Passengers with a schedule change on a European flight don’t have a lot of rights. Under Article X of Alitalia’s conditions of carriage, the legal agreement between passengers and the airline, the airline notes, “The times indicated on Carrier’s official timetables may be changed between the date of publication of the timetable itself and the date of beginning of travel. The Carrier does not guarantee the exactness of such times and, therefore, they do not form part of the Contract.”

Some domestic carriers will allow a full refund if a schedule change creates a lengthy delay, but you have to review the contract carefully. Usually, airlines change their schedules and expect little or no repercussions from their passengers. In fact, passengers like the Eberts sometimes blame their travel agents for the schedule change. (Related: What is a travel advisor and do you you need one?)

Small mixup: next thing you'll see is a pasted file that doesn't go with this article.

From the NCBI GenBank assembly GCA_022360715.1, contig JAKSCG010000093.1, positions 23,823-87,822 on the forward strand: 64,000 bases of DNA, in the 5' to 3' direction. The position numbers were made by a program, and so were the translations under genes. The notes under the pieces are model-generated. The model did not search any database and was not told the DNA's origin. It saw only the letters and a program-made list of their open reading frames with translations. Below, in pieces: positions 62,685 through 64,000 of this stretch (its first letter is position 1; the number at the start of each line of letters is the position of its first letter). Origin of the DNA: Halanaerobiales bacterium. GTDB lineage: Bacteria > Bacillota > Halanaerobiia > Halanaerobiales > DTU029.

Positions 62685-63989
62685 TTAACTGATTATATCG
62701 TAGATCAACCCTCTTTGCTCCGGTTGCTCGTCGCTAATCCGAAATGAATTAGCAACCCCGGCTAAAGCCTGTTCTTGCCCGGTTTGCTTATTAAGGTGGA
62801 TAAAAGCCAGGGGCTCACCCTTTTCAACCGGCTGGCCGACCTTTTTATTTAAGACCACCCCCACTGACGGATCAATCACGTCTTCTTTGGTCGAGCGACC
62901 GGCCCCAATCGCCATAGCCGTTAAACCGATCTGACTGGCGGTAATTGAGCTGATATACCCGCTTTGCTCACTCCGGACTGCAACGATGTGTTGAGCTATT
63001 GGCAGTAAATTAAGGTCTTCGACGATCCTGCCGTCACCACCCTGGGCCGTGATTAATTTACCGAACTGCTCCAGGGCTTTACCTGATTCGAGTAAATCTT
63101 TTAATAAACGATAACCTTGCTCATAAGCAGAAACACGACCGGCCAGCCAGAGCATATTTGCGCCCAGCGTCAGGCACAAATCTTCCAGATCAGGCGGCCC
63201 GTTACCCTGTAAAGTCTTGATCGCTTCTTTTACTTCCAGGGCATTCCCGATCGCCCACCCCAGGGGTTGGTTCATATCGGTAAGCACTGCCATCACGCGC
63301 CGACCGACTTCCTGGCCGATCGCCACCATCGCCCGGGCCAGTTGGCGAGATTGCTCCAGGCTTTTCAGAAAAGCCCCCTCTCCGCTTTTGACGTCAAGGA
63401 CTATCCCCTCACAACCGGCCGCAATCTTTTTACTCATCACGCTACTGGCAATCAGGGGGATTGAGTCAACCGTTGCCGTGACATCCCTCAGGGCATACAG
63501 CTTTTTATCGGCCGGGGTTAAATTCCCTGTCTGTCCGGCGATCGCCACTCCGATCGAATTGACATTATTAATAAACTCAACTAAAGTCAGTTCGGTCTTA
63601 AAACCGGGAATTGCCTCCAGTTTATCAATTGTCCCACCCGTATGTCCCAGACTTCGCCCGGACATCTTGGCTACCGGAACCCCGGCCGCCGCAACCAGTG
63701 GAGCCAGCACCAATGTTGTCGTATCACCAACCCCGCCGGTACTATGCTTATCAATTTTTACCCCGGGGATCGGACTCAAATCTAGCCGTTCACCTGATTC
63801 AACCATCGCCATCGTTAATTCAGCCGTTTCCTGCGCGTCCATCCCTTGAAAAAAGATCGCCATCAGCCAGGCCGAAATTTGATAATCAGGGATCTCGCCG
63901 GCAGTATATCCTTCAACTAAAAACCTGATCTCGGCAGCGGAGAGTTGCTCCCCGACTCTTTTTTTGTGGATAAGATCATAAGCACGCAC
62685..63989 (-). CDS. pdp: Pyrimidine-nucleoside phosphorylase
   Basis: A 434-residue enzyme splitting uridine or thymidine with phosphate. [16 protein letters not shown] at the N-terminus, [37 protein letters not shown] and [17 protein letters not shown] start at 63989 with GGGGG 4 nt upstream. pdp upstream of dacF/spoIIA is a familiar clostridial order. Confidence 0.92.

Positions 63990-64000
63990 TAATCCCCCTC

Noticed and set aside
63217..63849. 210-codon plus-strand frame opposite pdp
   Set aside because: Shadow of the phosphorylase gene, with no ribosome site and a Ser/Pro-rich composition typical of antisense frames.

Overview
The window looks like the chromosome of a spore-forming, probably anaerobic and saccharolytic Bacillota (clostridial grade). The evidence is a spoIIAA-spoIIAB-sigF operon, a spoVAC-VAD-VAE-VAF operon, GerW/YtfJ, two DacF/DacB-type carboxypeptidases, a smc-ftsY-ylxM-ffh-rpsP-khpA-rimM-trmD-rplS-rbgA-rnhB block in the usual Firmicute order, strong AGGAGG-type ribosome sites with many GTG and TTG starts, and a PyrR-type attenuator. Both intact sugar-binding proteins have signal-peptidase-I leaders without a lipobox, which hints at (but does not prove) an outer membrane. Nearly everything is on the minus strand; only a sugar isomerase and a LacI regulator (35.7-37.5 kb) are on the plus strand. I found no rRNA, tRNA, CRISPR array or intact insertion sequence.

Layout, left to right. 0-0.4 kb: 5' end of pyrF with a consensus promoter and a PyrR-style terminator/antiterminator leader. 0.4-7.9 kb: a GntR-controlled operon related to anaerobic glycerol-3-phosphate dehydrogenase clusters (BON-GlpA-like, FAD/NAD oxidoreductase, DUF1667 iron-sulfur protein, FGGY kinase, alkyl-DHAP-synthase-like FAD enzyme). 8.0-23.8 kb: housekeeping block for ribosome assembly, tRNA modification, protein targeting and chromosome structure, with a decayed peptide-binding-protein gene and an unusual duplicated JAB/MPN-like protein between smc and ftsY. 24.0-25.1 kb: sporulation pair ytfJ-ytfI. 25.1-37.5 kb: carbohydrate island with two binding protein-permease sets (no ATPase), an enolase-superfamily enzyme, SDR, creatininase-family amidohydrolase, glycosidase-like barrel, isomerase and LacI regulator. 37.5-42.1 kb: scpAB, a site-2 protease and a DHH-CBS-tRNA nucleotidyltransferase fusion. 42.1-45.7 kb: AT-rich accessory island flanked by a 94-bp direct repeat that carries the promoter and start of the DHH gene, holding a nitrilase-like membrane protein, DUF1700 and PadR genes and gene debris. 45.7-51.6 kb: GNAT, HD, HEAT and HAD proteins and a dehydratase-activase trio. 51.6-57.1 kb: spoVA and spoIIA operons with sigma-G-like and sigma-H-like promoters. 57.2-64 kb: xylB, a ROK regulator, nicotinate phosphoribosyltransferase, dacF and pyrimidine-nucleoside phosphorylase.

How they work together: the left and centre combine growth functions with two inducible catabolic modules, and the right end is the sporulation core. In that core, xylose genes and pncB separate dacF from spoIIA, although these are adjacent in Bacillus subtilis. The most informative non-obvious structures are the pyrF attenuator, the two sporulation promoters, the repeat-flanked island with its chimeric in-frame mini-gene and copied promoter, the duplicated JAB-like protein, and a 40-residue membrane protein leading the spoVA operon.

This flight schedule change case raises an interesting question: Should agents be held responsible for flight times in any way? Should Affordable Tours have sent the Eberts a notification when Alitalia changed the schedule by 90 minutes? If they didn’t, should they be on the hook for a “bonus”?

In the end, the Eberts received a check for $25 each — far less than they expected.

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Christopher Elliott

Christopher Elliott is the founder of Elliott Advocacy, a 501(c)(3) nonprofit organization that empowers consumers to solve their problems and helps those who can't. He's the author of numerous books on consumer advocacy and writes three nationally syndicated columns. He also publishes the Elliott Report, a news site for consumers, and Elliott Confidential, a critically acclaimed newsletter about customer service. If you have a consumer problem you can't solve, contact him directly through his advocacy website. You can also follow him on X, Facebook, and LinkedIn, or sign up for his daily newsletter.